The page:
There's a perception that the vegan diet, which excludes all animal products, is incompatible with fine dining. In this new series, the Beet Reporter aims to see whether Miami's tastiest restaurants are prepared to feed vegans with something more than boring garden salads.
The menu at Tapas y Tintos in midtown Miami has a lot of promising almost-vegan items on it. There's the vete a freir esparragos: deep-fried asparagus -- with Serrano ham. Berenjenazo: charbroiled eggplant -- topped with cheese. And empedrat: white beans, fresh tomatoes, garlic, onions -- and codfish. With some omissions, all of these items can be made vegan style. But there are a few dishes that are purely plant-based by accident.
Among them is the Popeye y Olivia ($8.25), which consists of chickpeas and spinach in a white wine, garlic, and olive oil sauce. The garbanzos struck a perfect balance between firm and soft, and the spinach was flavorful, but what really made the dish was the garlic and white wine sauce. This stuff was so addictive I had to ask Nick, our kind server, to remove it from the table before I devoured the whole thing and spoiled my appetite for the main course.
For another tapas, we had the verduras ($9.75): grilled zucchini, eggplant, tomato, onion, garlic, red pepper, and asparagus.
The vegetables were cut into large chunks, coated in a generous layer of olive oil, and grilled. The chef let the freshness of the vegetables speak for itself, with great results. The Popeye and verduras played very well side-by-side on a single plate, the flavors -- and the colors -- complementing each other gorgeously.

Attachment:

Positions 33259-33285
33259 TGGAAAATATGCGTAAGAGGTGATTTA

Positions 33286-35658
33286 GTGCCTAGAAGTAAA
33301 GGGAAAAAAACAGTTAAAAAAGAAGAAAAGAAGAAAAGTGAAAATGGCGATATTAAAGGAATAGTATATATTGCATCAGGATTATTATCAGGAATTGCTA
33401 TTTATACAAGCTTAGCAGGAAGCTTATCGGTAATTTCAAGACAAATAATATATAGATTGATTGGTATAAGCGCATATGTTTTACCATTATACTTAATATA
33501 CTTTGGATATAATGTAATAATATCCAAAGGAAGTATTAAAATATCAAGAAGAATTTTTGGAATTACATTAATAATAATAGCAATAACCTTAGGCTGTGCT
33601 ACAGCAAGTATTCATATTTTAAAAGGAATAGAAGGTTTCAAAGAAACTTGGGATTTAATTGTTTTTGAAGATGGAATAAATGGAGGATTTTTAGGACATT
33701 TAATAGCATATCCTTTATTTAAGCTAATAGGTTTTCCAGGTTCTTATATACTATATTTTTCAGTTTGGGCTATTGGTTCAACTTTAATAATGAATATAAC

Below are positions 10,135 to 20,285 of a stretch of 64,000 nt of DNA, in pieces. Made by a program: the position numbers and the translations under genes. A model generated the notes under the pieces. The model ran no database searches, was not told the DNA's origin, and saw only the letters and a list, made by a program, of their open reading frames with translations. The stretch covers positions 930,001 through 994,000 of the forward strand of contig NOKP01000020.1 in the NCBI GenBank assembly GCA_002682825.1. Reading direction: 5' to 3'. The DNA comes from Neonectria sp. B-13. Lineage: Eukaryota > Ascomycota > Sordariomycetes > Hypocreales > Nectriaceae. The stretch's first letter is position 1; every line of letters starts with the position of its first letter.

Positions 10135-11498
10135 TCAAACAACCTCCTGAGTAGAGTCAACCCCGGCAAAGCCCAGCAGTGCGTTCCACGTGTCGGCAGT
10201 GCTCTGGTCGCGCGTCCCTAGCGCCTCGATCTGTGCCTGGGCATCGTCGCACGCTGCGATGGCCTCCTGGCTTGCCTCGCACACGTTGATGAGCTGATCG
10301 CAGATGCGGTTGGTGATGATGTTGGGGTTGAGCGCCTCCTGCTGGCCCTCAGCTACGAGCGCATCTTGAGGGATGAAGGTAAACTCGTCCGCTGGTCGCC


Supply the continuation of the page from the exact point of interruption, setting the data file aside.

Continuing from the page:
Then came the entrée: a vegetable paella for two (about $30), which had been baking for 40 minutes from the time we arrived. It's not on the regular menu but can be made upon request.
Its top consisted of a layer of creamy vegetables, including spinach, eggplant, red and green pepper, asparagus, and zucchini over white rice in a tangy tomato sauce. Although completely vegan, the dish was made hearty by the heavy dose of olive oil. The burned bits of rice on the bottom, known as soccarat, made a satisfying crunch as we got to the lower layer of the pan.
Other accidentally vegan options at this Spanish eatery include gazpacho soup and pimientos: roasted red and green pepper in sea salt and olive oil.
For now, there aren't any vegan desserts on the menu, but we couldn't have swallowed another bite even if there had been.
The verdict: Tapas y Tintos is an excellent choice for a scrumptious, nutrient-rich meal with vegan and nonvegan mixed company. Gobble up some succulent vegetable dishes and then learn some new dance moves during the Sunday-night salsa lessons, accompanied by sultry singer Melina Almodovar.
Do you have a restaurant you'd like to see rise to the vegan challenge? Send your suggestions to the Beet Reporter.
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